The U.S. Supreme Court ruled yesterday that America’s main law against securities fraud does not apply to investment deals that occur outside of this country, even if they have some domestic impact or effect.
In the opinion, the Court declared that U.S. securities fraud law cannot be used in American courts to challenge a “transnational” securities deal involving a company whose stock is not traded in the U.S., and when the trade does not occur inside the U.S. The Court finally took on the issue, after years of declining to review it in a series of so-called “F-Cubed” securities cases.
The Opinion is embedded in its entirety below:
The case under review involved an Australian bank and Australian investors, whose only link to the U.S. was faulty financial information generated in Florida. The investors took their case to the Supreme Court after having it dismissed in lower courts for having an insufficient link to the U.S.
The Court held that Section 10-b of the Securities Exchange Act of 1934, the law at issue, does not “focus…upon the place where the deception originated, but upon purchases and sales of securities in the United States.”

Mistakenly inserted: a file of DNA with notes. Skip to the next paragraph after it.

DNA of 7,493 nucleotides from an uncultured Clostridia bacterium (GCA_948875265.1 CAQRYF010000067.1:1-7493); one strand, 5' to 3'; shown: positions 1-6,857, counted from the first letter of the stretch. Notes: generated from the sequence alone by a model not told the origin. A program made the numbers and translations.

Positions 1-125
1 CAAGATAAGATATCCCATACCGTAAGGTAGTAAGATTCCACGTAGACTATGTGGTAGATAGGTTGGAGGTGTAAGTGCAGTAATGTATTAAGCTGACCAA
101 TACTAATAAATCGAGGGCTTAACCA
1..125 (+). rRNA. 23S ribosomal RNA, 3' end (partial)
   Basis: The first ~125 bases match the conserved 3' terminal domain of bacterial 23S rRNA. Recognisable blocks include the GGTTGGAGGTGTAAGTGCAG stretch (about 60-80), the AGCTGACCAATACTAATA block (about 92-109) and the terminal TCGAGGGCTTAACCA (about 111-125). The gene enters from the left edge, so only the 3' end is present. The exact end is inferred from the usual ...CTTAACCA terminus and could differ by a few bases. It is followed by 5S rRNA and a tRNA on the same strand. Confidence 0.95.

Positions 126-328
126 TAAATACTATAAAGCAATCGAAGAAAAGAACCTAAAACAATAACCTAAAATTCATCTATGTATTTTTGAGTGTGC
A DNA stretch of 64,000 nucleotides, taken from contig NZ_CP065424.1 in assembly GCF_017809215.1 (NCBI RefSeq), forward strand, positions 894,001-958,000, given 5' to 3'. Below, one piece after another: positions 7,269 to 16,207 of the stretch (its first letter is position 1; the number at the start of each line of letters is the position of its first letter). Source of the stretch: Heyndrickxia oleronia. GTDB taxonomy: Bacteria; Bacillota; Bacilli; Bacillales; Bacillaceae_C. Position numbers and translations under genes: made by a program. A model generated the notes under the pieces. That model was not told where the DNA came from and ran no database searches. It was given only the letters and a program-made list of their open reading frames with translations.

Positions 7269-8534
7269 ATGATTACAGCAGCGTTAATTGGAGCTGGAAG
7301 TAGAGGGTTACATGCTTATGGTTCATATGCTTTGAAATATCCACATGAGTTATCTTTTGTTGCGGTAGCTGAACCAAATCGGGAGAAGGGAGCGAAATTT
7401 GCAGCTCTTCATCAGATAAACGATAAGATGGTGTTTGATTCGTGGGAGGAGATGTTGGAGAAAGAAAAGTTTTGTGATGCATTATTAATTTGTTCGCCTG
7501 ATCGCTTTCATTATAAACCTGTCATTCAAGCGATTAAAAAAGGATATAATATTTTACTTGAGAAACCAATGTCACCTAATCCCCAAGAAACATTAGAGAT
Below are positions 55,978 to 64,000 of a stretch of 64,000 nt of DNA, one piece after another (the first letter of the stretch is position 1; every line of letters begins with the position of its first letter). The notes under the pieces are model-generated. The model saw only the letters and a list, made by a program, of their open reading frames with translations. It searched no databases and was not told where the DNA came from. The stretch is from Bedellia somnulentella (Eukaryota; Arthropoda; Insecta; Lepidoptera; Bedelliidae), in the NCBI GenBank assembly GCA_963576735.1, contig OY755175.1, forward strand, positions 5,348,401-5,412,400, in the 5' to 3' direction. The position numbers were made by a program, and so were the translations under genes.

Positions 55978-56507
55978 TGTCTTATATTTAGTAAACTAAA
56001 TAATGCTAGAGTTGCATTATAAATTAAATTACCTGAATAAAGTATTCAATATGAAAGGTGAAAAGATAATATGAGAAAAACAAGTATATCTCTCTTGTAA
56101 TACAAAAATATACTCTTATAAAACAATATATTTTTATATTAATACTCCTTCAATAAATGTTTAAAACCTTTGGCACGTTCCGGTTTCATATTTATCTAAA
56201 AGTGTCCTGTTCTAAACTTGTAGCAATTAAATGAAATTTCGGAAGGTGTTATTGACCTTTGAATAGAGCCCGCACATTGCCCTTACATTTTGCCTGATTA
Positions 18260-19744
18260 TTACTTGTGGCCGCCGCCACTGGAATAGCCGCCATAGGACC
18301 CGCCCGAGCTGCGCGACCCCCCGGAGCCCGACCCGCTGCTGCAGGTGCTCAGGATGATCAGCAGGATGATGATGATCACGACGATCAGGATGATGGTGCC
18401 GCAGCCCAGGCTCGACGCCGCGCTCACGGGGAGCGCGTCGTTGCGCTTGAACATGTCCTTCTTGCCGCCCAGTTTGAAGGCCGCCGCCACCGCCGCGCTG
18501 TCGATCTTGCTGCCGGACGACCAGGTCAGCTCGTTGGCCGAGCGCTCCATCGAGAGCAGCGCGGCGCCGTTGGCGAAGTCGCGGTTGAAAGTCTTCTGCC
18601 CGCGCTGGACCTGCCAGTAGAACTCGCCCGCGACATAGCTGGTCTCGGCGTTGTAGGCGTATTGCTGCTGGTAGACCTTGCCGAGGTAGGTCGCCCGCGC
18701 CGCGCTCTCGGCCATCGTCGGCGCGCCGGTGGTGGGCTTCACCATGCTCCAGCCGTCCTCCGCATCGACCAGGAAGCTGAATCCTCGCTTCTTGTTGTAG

Always one top speak his mind, Justice Scalia penned a scathing opinion critical of the Second Circuit Court, which had started in 1968 a trend that eventually spread to all of the other Circuit Courts, to develop an interpretation of Section 10-b that gave it — in at least some cases — a reach beyond the United States’ own territory.
The decades-old trend started by the Second Circuit was premised on the view that courts could determine what Congress would have intended, in allowing private investors’ fraud claims to go forward in U.S. courts based on transnational deals, if it had thought about the particular transaction.
Yesterday, however, the Court concluded that the trend was misguided, and that the controlling issue was a long-standing “presumption” that U.S. laws did not apply beyond this country unless Congress had expressly said they did. There is no such indication in Section 10-b, the Court concluded.
The Court got this one right. While I’m all for seeking redress on behalf of investors, if the transaction in question was not traded in the U.S. and the trade does not occur in the U.S., then investors will have to seek relief in foreign courts. I’ll discuss that in a future post.
What do you think?